Times Square bombing suspect Faisal Shahzad was put on the U.S government’s no-fly list at approximately 12:30 p.m. Monday, and airlines were notified of the change three minutes later. At about 3 p.m. the FBI began surveilling Shahzad at his Connecticut apartment. And yet, several hours later — after somehow eluding the FBI surveillance team — he received a boarding pass for a flight from JFK to Dubai and made it on board before he was stopped. How’d that happen?
While details are still coming to light, it seems to be a failure at two levels: the FBI surveillance team tracking Shahzad somehow lost track of him, and the United Arab Emirates’ national airline apparently didn’t catch his name on an updated no-fly list until it was nearly too late.Shahzad had been under constant federal surveillance at his Connecticut home since about 3 p.m. Monday, the AP reports. Two sources told the AP that the feds were planning to arrest Shahzad there Monday evening. But one source said Shahzad apparently “decided to flee after being spooked by news reports that investigators were seeking a Pakistani suspect in Connecticut.”
It’s not clear how or why the FBI surveillance team lost track of Shahzad.
According to the New York Times, FBI agents first “got eyes” on Shahzad Monday after interviewing his landlord in Bridgeport, where he was leasing a two-bedroom, second-floor apartment. He had signed a one-year lease for the apartment three months earlier.
When FBI agents spotted Shahzad, he was reportedly returning home in a car — registered in his name — after going to the grocery store.
What happened next isn’t clear, but as the Times reports:
First, an F.B.I. surveillance team that had found Mr. Shahzad in Connecticut lost track of him — it is not clear for how long — before he drove to John F. Kennedy International Airport in New York, the officials said. As a result, investigators did not know he was planning to fly abroad until a final passenger list was sent to officials at the federal Customs and Border Protection agency minutes before takeoff.
According to another Times story:
Exactly how long investigators had him under surveillance is unclear. But officials said investigators watched him come home and go inside his house. He emerged later to get back in his car, headed south.
From there, Shahzad somehow made it all the way onto a Dubai-bound plane before being apprehended at the last minute.
So why didn’t the airline catch him? Shahzad’s name had been on the no-fly list since shortly after noon on Monday. As the AP puts it, it “seemed clear the airline either never saw or ignored key information that would [have] kept Shahzad off the plane.”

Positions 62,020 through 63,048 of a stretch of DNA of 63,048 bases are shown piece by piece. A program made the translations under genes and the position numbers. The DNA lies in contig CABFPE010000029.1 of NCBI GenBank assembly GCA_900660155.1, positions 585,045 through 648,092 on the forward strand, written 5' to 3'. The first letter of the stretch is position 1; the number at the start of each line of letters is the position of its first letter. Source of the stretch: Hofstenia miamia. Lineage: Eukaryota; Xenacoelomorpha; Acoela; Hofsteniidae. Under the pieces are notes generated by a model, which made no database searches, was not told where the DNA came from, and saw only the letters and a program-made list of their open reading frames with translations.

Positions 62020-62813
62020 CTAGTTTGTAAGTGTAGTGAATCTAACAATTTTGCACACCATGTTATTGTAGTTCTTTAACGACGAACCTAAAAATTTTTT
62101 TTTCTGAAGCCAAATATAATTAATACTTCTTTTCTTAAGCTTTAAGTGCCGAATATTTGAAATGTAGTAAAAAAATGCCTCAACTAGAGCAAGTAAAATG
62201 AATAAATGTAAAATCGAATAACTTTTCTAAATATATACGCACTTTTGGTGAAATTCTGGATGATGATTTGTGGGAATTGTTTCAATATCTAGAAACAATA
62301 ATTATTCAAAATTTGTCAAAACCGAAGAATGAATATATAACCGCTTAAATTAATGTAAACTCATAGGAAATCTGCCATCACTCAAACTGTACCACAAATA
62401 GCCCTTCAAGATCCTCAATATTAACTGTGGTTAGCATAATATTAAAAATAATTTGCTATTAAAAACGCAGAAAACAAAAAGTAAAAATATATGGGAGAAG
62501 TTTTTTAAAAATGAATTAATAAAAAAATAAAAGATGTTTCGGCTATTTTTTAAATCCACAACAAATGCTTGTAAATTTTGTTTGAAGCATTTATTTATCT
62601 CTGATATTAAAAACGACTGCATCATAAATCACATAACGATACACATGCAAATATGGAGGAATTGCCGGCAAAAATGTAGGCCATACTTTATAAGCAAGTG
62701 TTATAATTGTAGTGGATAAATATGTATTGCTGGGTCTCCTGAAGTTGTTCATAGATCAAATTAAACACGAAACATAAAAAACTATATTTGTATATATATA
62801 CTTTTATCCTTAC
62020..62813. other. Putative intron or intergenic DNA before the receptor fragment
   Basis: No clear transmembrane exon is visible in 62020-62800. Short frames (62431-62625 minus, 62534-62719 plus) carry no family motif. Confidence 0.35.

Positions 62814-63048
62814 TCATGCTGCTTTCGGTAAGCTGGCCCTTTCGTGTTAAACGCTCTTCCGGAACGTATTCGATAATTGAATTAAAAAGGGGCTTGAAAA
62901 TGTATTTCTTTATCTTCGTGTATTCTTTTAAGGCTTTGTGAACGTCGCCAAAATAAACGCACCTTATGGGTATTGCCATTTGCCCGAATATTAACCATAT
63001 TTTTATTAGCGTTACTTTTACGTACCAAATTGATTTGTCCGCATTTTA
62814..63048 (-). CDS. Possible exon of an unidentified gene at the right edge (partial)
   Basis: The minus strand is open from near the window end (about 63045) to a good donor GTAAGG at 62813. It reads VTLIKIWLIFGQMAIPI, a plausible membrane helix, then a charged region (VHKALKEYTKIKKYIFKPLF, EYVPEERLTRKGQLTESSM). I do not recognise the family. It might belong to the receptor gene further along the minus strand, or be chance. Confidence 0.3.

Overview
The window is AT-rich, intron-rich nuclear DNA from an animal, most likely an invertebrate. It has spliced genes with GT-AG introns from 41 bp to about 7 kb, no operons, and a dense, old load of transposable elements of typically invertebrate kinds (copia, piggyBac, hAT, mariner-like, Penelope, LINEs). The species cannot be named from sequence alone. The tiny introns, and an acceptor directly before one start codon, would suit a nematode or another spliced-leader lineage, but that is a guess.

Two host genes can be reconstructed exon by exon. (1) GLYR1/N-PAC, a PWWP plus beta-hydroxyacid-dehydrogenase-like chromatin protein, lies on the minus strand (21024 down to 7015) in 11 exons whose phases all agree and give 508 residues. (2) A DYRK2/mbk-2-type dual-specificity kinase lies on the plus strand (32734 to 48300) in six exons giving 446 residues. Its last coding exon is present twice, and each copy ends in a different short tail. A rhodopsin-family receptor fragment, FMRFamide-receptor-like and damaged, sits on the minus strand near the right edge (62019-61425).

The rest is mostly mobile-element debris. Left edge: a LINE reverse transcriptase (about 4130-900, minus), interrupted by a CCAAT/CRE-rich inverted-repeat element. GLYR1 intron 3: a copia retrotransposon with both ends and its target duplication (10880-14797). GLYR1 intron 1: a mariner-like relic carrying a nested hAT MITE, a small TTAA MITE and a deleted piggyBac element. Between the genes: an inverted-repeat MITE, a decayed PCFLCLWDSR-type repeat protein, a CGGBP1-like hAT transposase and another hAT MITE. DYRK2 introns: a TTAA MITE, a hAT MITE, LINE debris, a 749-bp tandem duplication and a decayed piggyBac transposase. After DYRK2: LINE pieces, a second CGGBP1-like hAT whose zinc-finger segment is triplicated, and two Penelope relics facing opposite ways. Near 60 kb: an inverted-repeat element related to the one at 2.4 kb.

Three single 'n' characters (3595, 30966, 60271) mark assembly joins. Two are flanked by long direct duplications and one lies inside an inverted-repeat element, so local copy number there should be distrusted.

His name was put on the no-fly list at 12:30, and moments later, airlines (Emirates included) were sent an electronic message telling them to check the list for an update, though as the AP notes, “airline officials would have had to check a Web forum where updates are sent if it were to flag him.”
Four hours later, more information — including Shahzad’s passport number — was added to the list, the Times reports.
Then at 6:30 p.m. — six hours after Emirates had first been notified — Shahzad reportedly called the airline and booked a flight to Pakistan via Dubai. An hour later, he arrived at JFK airport, paid for the ticket in cash and received a boarding pass.
The Times reports that Emirates did report Shahzad’s cash purchase to the TSA — after he was already in custody.
Shahzad was finally caught only after boarding was completed. The final passenger list was sent to a Customs and Border Protection center in Virginia. At around 11 p.m. — roughly 10.5 hours after Shahzad’s name had been added to the no-fly list and 3.5 hours after he’d received a boarding pass — analysts realized someone on the no-fly list had boarded a plane. Shahzad was taken into custody moments later, before the plane left the gate. It’s unclear whether it was immediately clear to law enforcement that the man on the no-fly list was also the Times Square bombing suspect.
Despite the many apparent slip-ups, Attorney General Eric Holder suggested yesterday that law enforcement had the situation under control from the start. “I was here all yesterday and through much of last night and was aware of the tracking that was going on,” he said. “And I was never in any fear that we were in danger of losing him.”
The government is already changing its standards in the wake of these apparent failures, requiring that airlines check updated no-fly lists within two hours of being notified of changes — instead of within 24 hours, as is currently required.